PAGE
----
How Occupy London camp's decision affects the right to protest
In the case against Occupy London camp, the High Court heard arguments about the extent to which the local government law or planning law could restrict the right to freedom of expression and to freedom of assembly.
The rights of expression and assembly in the European Convention on Human Rights (articles 10 and 11) are upheld by the Human Rights Act 1998, but they are subject to restrictions.
Lawyers for the protesters argued the case was significant because of the "recent phenomena of the peaceful, but semi-permanent, occupation of civic spaces to highlight issues of political concern where the occupation is the very nature of the protest".
Ahead of the decision human rights barrister Anna Morris, from Garden Court Chamber, and property and housing law barrister Michael Paget, who represented one of the protesters in the case, explained the impact of the decision.
'Tension' between rights
Ms Morris said the Article 10 and 11 rights are not absolute and the court needs to determine the extent to which landlords can enforce their possession rights.
The "tension" lies between "the rights of [people using the public space], the rights of local authorities and public land owner - such as the church and City of London - against the legitimate right of protest".
"There have been a number of cases dealing with this balancing act over the last 10 years, very few of which have been successful since 2002/03, since Brian Haw's case and the Aldermaston case," she said.
"A success in this case would strengthen that civil right to protest within a space that is also used by members of the public".
Even though the protesters lost it was "an important case", Ms Morris explained.
"It is an important case for human rights because it reinforces the assertion that human rights to protest can be exerted in public spaces and what forum should be available for protests," she said.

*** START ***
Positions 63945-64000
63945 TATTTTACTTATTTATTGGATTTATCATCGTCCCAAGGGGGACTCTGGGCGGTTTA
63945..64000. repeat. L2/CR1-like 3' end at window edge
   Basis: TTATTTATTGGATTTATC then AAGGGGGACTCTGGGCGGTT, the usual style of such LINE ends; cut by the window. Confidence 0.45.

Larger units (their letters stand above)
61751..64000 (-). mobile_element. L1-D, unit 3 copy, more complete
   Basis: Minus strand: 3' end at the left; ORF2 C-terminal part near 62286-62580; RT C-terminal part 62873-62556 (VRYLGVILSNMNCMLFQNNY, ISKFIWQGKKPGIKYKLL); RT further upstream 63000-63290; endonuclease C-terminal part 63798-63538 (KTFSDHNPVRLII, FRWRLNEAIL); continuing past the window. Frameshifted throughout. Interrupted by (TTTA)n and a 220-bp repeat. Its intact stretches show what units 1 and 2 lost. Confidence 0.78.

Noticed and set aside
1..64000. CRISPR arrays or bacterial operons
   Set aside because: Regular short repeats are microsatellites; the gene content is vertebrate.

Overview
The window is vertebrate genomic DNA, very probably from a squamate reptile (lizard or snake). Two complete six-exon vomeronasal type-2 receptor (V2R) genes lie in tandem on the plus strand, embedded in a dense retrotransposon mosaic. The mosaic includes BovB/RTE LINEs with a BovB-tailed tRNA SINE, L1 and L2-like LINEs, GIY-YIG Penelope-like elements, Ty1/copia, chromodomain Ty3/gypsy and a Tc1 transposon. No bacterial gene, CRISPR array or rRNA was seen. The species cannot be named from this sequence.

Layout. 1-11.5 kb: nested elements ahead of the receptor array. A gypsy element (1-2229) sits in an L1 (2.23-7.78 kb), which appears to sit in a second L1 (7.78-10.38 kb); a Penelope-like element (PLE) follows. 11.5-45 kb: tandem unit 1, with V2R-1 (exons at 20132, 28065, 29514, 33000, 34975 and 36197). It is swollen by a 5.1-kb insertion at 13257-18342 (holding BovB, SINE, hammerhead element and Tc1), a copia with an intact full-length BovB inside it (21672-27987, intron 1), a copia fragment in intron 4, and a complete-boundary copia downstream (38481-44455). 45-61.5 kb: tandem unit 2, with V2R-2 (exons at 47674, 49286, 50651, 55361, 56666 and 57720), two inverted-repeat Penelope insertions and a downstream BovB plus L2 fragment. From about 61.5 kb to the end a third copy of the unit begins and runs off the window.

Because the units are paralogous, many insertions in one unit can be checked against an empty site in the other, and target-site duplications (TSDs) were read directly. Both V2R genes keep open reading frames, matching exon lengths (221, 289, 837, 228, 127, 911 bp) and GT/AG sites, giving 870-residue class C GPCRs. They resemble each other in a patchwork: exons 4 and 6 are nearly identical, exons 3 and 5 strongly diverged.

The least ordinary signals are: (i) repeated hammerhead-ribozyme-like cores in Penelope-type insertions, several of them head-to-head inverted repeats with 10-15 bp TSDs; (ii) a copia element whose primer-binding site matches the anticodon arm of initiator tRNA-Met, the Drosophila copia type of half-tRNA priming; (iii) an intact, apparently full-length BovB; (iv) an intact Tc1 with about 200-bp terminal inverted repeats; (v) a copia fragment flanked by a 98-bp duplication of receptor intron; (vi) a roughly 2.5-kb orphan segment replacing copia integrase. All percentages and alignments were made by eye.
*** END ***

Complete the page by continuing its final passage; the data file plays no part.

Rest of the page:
"I would like to think that every local authority or public body which engages with peaceful protests thinks very carefully about how it conducts its activities without infringing the human rights of those who choose to demonstrate and that balance ideally should be done by the local authority first without needing the intervention of the courts."
"Politically, there must be concern that any increase in powers against lawful protesters should be viewed very critically".
Mr Paget, who deals with property and housing law, said the win for the City of London Corporation will not enhance the powers of the local authority under the Highways Act 1980 and planning laws.
But, it does mean that in this case the corporation's attempt "to prevent a breach of those statutes was a legitimate reason to interfere with the occupiers' article 10 and 11 rights and that a possession order was a proportionate interference".
Mr Paget said that even though the case went against the camp it still means that ideally "even though a local authority has powers under national law, it will need to consider is it necessary to enforce them in the way suggested".
"Article 10 and 11 rights can trump national rights," Mr Paget said.
But he added this case will not in any way have an impact on disputes on private land as it dealt with public spaces alone.